The Philippine defense secretary and top military generals flew to the volatile south yesterday, meeting commanders set to launch a new offensive against Muslim insurgents who killed 25 soldiers in a day of fighting last week.
Al-Qaeda-linked Abu Sayyaf gunmen and guerrillas from the bigger Moro National Liberation Front inflicted those losses -- the largest single-day government troop loss in recent years -- in a road ambush and ensuing gunbattle on southern Jolo island on Thursday. At least 27 insurgents also died.
President Gloria Macapagal Arroyo, already enraged by Muslim insurgents' beheading of 10 marines on nearby Basilan Island last month, took the unprecedented step of temporarily moving the army headquarters from Manila to southern Zamboanga City on Saturday.
The move brings the army's commander, Lieutenant General Romeo Tolentino, to the front lines of looming offensives on Jolo and Basilan.
The heavy losses and beheadings have rattled the military and shattered months of relative tranquility on both predominantly Muslim islands, where the Abu Sayyaf, the MNLF and the country's largest rebel group, the Moro Islamic Liberation Front (MILF), have waged protracted guerrilla-style insurrections for years.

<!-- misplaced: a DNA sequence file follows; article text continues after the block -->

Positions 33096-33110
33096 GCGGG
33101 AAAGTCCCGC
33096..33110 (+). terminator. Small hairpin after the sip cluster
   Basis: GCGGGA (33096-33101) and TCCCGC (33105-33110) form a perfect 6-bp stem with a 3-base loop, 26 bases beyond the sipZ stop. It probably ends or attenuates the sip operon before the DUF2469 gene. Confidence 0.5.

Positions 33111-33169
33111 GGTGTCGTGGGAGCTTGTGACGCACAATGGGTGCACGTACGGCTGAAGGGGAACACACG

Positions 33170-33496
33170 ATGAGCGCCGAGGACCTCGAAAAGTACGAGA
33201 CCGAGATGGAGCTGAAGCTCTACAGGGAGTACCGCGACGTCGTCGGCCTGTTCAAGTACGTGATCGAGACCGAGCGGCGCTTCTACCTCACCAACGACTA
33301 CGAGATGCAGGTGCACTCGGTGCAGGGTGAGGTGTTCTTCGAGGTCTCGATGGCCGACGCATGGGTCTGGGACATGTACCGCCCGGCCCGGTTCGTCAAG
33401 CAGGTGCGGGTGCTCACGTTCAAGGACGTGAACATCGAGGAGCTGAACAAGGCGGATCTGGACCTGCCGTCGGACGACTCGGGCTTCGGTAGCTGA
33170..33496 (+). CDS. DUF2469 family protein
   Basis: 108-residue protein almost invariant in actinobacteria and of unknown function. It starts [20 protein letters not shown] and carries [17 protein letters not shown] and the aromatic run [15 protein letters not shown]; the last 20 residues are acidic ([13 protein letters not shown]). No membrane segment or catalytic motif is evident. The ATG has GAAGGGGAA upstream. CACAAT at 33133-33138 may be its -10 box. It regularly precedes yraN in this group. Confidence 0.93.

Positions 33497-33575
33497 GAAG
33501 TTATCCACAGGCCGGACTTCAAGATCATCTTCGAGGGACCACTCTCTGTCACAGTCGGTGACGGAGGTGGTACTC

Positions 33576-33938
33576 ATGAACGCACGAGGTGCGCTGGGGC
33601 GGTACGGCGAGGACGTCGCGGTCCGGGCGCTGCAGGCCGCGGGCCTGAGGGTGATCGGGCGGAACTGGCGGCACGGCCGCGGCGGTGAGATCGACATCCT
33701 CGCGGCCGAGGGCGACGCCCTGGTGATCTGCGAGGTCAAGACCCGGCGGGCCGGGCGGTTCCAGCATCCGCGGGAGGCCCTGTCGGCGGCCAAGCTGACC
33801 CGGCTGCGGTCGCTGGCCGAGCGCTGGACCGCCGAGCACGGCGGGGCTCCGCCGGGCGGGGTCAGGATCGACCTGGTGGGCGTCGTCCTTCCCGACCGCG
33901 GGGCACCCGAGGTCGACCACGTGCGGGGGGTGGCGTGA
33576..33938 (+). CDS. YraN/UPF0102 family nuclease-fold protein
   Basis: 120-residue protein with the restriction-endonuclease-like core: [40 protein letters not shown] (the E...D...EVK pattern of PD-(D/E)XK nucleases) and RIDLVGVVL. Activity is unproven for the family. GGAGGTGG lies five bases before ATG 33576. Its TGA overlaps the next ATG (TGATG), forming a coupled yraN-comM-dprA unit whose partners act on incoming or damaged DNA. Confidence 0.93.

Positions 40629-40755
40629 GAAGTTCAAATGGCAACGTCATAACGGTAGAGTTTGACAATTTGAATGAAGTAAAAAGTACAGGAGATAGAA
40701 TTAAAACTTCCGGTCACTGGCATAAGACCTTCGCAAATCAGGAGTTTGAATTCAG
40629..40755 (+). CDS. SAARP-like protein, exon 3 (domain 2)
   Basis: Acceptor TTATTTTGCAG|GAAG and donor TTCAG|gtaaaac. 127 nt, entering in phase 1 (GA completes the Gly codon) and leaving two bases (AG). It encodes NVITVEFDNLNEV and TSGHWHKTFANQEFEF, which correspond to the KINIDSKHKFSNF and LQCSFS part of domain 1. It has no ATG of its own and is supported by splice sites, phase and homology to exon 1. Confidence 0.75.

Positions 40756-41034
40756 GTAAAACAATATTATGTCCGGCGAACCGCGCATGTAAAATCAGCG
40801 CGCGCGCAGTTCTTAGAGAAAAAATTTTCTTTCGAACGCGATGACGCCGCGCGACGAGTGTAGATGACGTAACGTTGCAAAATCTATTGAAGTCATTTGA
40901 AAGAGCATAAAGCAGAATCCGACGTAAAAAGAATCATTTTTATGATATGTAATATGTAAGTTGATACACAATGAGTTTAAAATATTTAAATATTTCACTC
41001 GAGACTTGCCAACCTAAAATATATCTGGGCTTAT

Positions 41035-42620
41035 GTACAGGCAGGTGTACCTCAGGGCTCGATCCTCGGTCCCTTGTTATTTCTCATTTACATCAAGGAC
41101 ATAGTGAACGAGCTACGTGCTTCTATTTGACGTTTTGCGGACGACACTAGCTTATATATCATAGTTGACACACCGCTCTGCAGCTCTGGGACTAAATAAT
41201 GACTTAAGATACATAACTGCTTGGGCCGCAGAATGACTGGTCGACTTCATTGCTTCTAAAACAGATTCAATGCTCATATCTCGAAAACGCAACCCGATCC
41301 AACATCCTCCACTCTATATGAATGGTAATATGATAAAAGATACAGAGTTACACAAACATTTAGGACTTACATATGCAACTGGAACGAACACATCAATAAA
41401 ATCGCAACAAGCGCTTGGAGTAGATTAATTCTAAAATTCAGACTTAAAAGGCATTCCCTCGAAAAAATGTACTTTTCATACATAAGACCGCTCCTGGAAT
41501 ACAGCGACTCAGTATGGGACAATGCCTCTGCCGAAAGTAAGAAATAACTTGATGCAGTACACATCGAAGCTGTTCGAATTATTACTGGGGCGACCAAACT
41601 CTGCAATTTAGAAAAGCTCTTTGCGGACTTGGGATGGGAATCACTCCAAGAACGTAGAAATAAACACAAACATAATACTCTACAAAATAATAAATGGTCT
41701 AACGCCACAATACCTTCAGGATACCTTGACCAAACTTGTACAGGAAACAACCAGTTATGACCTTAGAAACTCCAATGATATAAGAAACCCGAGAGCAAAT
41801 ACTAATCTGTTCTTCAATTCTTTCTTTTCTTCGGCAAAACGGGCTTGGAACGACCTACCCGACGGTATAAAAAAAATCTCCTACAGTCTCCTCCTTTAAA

Defense Secretary Gilbert Teodoro, who assumed his post on Wednesday, flew to Jolo with military chief of staff General Hermogenes Esperon and Tolentino, meeting commanders behind closed doors in a fortified military camp to assess last week's clashes and to brace troops for a new battle against Muslim insurgents, said military spokesman Lieutenant Colonel Bartolome Bacarro.
They were to fly later to Basilan to meet army and marine commanders there, Bacarro said.
Tolentino acknowledged the difficulty of dealing with the decades-long Muslim guerrilla rebellion in the south.
A major military dilemma is how to enforce Arroyo's order to hunt down and decimate the Abu Sayyaf -- a group blamed for deadly bombings and high-profile ransom kidnappings -- without antagonizing the MNLF, which signed a 1996 peace accord with the government, and the MILF, which has made a truce with troops while engaging in Malaysian-brokered peace talks with Manila.